Papa Gede is the guide of souls. He waits at the crossroads to take souls into the afterlife. If a child is dying, Papa Ghede is prayed to. It is believed that he will not take a life before its time, and that he will protect the little ones. Papa Ghede has a very crass sense of humor, a divine ability to read others' minds, and the ability to know everything that happens in the worlds of the living and the dead. Associated with St. Gerard
Obatala is the eldest of the orishas in Santeria. He is also the father of many of the orishas. Obatala is the owner of all heads, because it is said that he molded the bodies of humans before Olodumare breathed life into them. Syncretized Catholic Saint: Our Lady of Mercy or Jesus Christ
The name Babalú-Ayé translates as “Father, lord of the Earth” and points to the authority this orisha exercises on all things earthly, including the body, wealth, and physical possessions. Although strongly associated with illness and disease, Babalú-Ayé is also the deity that cures these ailments
Maman Brijit the swaggering, rum drinking wife of Baron Samedi and mother of the Guedde, lords of the dead. She may be compared to Hecate, the goddess of witches and the underworld. She watches over both the cemetary and the marketplace. In Santeria Manman Brigitte is Oya.
Yemayá (also spelled Yemoja, Iemoja, or Yemaya) is one of the most powerful orishas in Santeria. She is the mother of all living things, rules over motherhood and owns all the waters of the Earth. Yemaya makes her residence in life-giving portion of the ocean. She is associated with The Virgin of Regla.
In Haitian Vodou, Papa Legba is the loa who serves as the intermediary between the loa and humanity. He stands at a spiritual crossroads and gives (or denies) permission to speak with the spirits of Guinee, and is believed to speak all human languages. Associated with St. Peter. In Santeria Elegua or Esu.
Ezili Dantor dark-skinned, with scars on her face holding a baby. The scars on her cheek are said to be the result of a fight between her and Erzulie Freda over possession of Ti-Jean Petro, the husband of Dantor. Dantor is associated with the Image of Mater Salvatoris, sometimes also known as Santa Barbara Africana.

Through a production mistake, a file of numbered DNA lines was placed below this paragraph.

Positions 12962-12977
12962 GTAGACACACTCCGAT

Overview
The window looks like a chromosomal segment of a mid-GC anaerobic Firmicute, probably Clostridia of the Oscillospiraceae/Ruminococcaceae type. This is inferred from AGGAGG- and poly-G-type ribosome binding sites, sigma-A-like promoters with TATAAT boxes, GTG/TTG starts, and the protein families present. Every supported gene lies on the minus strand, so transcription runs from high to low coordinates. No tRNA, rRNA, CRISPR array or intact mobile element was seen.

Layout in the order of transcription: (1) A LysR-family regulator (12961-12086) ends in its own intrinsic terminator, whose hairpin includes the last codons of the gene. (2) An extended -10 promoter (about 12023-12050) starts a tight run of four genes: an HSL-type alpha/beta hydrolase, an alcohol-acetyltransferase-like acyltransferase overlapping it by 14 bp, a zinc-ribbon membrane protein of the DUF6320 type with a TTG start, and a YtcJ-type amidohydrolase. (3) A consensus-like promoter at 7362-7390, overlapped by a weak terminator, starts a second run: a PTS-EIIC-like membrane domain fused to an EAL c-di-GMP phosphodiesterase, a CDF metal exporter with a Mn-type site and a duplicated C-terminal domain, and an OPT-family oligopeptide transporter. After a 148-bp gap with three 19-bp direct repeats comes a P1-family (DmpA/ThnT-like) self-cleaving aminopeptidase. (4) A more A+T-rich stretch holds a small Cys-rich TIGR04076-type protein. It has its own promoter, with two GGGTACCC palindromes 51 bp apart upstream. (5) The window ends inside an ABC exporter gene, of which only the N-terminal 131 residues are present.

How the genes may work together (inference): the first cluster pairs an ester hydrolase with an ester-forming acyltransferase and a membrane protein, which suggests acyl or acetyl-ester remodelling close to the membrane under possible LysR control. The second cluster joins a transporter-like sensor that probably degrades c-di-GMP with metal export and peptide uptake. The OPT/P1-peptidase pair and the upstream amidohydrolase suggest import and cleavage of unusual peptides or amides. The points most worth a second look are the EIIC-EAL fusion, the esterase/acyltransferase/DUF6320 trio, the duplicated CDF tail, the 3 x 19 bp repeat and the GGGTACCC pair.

Loko is the first Hougan (priest); the priest of all priests and the guardian of the deepest secret in Voodoo: The initiation secrets. Needless to point out his importance in Voodoo and the level of respect accorded to him; not only by initiates, but all. No secret is unknown to him. Loko is ONLY served by Hougan and Mambos. The image of St Joseph is used to represent Loko
Oya (Yansa) Female Warrior, Spirit of Wind, Storm, Thunder, and Magic. Associated with Our Lady of Candelaria, Saint Catherine, Saint Theresa. Although she is both feared and loved. It is said and commonly known that Oya is very loyal to her children and dangerous to their enemies. She can come as smooth and cool as a warm summer breeze or as violent and vicious as a tornado and wreak utter havoc in your world.
Oya (Yansa) is the Goddess of Storms, Lightning, and cemeteries. She is a warrior, the wife of Chango. Her colors are orange and maroon, and her syncretized saint is Theresa. She epitomizes female power and righteous anger. Oya brings sudden change. She is a whirlwind, an amazon, a huntress, and a wild buffalo. Lightning and rainbows are signs of her presence. She also rules communication between the living and the dead.
The Marassa are usually called Marassa Dossou Dossa. They represent abundance, blessings, the gift of children and the sacredness of family and the mysteries of conception.The Marassa are always invoked at the beginning of every Vodou ceremony, right after Legba, emphasizing their high importance in the religion. Although portrayed as children, the Marassa are very powerful Loas. The Marassa syncretised with the Catholic saints Cosmas and Damian.